This first story comes from Lindsay Knowles at WLBT, the NBC affiliate in Jackson, Mississippi. The case concerns a Dr. Robert Wiemer, who ran a pain management practice on Klondyke Road in Long Beach. Long Beach is a relatively small town in the Gulfport-Biloxi Metropolitan Statistical Area. That means, it's got great access to the Gulf of Mexico. It also means it sits right in the path of many a hurricane. In fact, the one-time "Radish Capital of the World" was so severely struck by Hurricane Katrina that it lost every single building within 500 meters (1600 feet) of the Gulf. The town still hasn't recovered.

Was Katrina's devastation behind Dr. Wiemer's decision to open and run a pill mill? Did he in fact even really run a pill mill? Knowles' report says the doctor pleaded guilty to just one misdemeanor charge of illegally distributing medication. His attorney told Knowles that amounted to a technical violation of writing an advance date on one prescription while he was having heart surgery. That's it.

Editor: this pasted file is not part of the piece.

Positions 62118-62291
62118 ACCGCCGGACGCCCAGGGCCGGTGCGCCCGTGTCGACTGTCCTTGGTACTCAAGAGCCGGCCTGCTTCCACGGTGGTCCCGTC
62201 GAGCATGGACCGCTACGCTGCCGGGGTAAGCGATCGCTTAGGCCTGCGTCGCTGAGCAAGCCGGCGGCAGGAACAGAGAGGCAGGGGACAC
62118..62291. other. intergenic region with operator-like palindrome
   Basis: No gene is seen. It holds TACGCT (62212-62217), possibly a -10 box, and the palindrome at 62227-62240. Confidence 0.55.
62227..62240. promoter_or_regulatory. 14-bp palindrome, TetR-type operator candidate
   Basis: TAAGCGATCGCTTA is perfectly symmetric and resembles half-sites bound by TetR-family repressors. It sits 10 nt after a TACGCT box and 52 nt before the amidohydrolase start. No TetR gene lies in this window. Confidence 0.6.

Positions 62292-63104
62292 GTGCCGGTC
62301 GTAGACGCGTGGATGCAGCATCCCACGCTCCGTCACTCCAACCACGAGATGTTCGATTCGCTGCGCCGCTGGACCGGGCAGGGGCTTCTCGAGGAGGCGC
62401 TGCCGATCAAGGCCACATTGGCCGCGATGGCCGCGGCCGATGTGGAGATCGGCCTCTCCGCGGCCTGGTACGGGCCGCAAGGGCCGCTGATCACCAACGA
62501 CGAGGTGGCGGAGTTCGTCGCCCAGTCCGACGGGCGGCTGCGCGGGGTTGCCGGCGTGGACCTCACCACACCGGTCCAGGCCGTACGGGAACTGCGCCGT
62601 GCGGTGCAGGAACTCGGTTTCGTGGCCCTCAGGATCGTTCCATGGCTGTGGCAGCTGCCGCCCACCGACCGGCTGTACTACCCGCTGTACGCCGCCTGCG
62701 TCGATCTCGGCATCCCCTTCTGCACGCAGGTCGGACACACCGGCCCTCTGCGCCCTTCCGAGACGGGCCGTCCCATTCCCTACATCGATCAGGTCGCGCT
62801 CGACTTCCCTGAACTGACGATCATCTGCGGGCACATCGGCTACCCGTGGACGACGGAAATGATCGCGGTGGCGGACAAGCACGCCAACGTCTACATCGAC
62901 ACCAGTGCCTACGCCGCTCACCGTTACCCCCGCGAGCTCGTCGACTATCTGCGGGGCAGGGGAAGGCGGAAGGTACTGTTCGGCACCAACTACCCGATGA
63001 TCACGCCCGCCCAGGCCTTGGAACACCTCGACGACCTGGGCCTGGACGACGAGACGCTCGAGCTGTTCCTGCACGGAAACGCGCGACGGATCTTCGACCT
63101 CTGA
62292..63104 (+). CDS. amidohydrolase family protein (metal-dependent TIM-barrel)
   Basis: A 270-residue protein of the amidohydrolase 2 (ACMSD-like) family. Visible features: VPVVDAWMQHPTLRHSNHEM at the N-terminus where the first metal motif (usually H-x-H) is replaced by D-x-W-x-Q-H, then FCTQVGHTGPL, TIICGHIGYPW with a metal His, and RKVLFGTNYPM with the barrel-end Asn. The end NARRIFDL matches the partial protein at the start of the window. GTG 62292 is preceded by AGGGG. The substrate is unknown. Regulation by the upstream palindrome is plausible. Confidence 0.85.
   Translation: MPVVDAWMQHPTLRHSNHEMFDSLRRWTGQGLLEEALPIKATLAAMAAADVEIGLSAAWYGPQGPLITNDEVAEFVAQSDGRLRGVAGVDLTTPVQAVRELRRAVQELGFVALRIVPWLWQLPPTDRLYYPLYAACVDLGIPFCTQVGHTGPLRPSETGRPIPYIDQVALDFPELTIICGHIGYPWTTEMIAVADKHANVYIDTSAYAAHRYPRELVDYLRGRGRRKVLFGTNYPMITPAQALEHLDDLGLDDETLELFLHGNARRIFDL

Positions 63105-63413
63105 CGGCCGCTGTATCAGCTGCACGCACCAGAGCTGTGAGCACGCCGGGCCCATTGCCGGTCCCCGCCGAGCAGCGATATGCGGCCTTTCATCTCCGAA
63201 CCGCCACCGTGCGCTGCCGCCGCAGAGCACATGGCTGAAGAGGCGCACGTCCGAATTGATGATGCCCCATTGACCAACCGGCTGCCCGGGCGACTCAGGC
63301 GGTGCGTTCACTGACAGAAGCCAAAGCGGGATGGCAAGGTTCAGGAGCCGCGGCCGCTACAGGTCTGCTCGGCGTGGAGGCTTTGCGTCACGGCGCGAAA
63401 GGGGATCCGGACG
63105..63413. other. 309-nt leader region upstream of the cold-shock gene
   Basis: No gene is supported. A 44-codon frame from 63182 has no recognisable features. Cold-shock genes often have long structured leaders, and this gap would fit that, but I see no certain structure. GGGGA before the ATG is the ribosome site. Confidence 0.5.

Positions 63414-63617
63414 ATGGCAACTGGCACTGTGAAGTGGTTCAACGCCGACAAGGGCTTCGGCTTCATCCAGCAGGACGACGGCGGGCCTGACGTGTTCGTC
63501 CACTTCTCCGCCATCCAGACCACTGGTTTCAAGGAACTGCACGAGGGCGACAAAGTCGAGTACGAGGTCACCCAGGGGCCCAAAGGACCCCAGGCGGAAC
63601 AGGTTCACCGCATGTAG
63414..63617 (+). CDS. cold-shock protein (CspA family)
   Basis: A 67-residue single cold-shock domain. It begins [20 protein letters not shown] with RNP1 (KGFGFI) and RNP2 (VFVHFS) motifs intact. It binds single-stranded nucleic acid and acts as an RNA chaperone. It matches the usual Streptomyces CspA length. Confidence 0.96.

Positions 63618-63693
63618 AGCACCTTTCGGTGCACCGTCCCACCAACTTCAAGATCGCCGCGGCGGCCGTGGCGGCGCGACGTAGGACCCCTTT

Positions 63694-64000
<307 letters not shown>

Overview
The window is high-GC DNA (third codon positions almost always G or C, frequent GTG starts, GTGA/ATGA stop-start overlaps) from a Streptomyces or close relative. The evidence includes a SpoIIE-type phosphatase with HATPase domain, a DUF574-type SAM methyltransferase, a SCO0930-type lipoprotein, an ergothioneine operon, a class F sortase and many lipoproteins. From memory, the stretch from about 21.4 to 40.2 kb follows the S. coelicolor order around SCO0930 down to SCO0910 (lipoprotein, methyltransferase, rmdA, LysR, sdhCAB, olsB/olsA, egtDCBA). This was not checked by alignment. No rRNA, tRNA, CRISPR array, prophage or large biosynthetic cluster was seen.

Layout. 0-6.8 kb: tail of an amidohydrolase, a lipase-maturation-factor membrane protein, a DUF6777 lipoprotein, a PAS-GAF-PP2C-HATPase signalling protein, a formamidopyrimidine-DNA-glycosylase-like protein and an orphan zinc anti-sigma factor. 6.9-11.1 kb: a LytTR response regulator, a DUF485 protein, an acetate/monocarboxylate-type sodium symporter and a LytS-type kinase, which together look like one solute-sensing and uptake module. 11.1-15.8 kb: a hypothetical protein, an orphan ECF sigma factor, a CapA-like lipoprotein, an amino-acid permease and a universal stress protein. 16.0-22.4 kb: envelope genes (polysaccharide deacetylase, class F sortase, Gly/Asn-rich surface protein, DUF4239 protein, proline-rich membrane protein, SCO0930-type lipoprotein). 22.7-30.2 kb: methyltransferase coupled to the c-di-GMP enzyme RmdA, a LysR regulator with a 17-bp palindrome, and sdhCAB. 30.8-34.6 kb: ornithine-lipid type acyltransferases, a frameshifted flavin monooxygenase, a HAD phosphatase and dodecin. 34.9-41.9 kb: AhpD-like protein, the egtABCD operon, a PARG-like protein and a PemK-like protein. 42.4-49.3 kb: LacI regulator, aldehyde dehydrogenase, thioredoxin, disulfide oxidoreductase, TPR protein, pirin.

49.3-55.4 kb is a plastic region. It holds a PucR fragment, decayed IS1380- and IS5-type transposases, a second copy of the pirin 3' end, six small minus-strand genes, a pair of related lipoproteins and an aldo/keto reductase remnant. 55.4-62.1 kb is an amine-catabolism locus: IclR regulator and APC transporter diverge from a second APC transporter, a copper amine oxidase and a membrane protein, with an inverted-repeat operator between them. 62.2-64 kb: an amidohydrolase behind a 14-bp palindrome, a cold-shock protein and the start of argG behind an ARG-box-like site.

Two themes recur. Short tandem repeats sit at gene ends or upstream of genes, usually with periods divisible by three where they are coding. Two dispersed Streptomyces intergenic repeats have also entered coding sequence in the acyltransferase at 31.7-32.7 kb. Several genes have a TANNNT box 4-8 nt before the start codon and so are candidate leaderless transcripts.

It's Doc Wiemer's initial charges which raise all kinds of red flags. The Feds initially filed three separate indictments alleging up to 66 counts of illegally prescribing pain medication and sedatives, as well as additional charges of spending money received from the illegal activity.

And oh, what a scheming set-up did the Feds allege. Court documents said Weimer "used a location outside his professional practice to distribute oxycodone, hydrocodone, alprazolam, diazepam, clonazepam and carisoprodol dating back as far 2014." writes Knowles. "The documents also accused him of engaging in monetary transactions with property greater than $10,000 with amounts varying from $10,192 to $138,952."

As WLOX's Annie Johnson reported back in November 2019, the jury couldn't come to a decision and the entire case ended in a mistrial.